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Depending on where you live, you might see people use it daily or watch it on your screens. Nicotine forms a part of the main ingredients used for cigarettes and cigars. It is a psychoactive drug, but it is among the most cancerous substances in the world. Unfortunately, not many know this, and they simply don’t care for those who do know it. Considering the large number of people who smoke in the UK and that about 8 million people die annually due to smoking, we must understand what Nicotine is and how addictive it can be.

If you or anyone you know is struggling with Nicotine Addiction and you are not sure what to do, kindly call 0203 955 7700, and an experienced advisor will be on the phone to assist you.

What is Nicotine?

Nicotine is one of the fundamental reasons why many individuals are unable to quit smoking. Its addictive nature keeps individuals smoking cigars and cigarettes. Although they know it is pretty harmful to their health, they often simply cannot help it.

Nicotine, as we know, is a toxic colourless or yellowish oily liquid that contains nitrogen and is gotten from the tobacco plant. In small doses, it might not be so harmful as it acts as a stimulant. However, in large amounts, it can block the action of the autonomic nerve and skeletal muscle cells.

Nicotine found in cigars and cigarettes is usually from the tobacco plant. However, other plants in the nightshade family produce nicotine; the nightshade family includes plants like red peppers, tomatoes, and eggplant.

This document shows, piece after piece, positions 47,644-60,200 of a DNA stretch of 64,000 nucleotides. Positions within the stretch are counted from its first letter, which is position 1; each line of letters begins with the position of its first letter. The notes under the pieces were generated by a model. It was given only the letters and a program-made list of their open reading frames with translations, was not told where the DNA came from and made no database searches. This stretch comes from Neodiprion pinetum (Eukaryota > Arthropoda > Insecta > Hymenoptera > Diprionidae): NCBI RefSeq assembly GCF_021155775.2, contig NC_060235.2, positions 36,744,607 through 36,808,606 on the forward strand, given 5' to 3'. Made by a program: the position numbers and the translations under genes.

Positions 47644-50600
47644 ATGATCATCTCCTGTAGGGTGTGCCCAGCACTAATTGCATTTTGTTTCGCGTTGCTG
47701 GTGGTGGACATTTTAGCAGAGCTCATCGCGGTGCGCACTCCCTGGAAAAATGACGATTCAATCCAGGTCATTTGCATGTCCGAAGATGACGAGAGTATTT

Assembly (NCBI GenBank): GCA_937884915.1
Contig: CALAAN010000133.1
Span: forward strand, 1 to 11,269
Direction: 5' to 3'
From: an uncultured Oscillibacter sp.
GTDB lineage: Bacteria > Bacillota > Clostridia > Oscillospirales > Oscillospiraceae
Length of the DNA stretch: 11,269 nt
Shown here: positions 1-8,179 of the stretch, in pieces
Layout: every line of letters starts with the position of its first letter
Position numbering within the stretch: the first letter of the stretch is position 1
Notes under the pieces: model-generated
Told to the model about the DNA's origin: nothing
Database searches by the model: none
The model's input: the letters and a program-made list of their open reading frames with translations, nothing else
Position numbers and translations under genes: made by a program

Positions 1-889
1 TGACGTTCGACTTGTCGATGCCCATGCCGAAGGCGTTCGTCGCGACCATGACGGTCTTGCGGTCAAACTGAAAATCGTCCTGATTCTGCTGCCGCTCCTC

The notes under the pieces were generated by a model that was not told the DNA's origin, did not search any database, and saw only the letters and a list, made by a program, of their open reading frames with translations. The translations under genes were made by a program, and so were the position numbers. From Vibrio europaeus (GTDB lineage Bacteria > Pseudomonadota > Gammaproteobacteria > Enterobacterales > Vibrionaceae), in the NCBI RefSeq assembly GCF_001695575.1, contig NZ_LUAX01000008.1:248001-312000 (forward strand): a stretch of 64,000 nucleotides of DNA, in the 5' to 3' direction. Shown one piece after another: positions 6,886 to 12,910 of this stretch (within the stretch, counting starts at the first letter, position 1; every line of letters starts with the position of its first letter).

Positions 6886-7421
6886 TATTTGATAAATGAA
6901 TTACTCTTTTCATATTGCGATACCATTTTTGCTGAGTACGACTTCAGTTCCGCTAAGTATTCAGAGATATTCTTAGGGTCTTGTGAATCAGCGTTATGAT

From as far back as the 1600s, when it arrived in Europe, there have been disagreements and divided opinions on the importance and benefits of nicotine. Some argue that it is medicinal, whereas some have argued that it is toxic and addictive. The harmful effects of Nicotine were established in the 20th and 21st centuries, where experts agreed that it was could cause dependency on it. Also, it was established that smoking could be linked to heart disease and lung cancer.

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Is Nicotine Addictive?

Fun fact, experts consider giving up nicotine to be just as difficult as giving up heroin, and that’s saying something! Nicotine is usually introduced into the body by chewing or snorting tobacco products. However, most people around the world are exposed to nicotine through smoking.

When an individual smokes, the cigarette produces smoke which is inhaled before being exhaled. The smoke enters the lungs whenever the smoke is inhaled, where the nicotine is quickly absorbed into the blood and delivered to the brain. Although the effects on the brain soon dissipate, the associated feelings of reward it produces are still significant enough that the individual might want to continue to have them. Nicotine has also been shown to temporary boost brain function when it comes to attention and memory. This serves as a reason why many individuals use it. However, long-term smoking leads to a higher risk of having Alzheimer’s disease and cognitive decline.

The main reason most smokers keep going back to tobacco or cigarettes is because of the addictive properties of nicotine. Studies have shown that many smokers would love to quit smoking yet are unable to. Only 6% of smokers are genuinely able to quit smoking permanently within a full year. It is estimated that there are at least 1 billion tobacco smokers worldwide and that many of those who try to stop the act fall right back into it.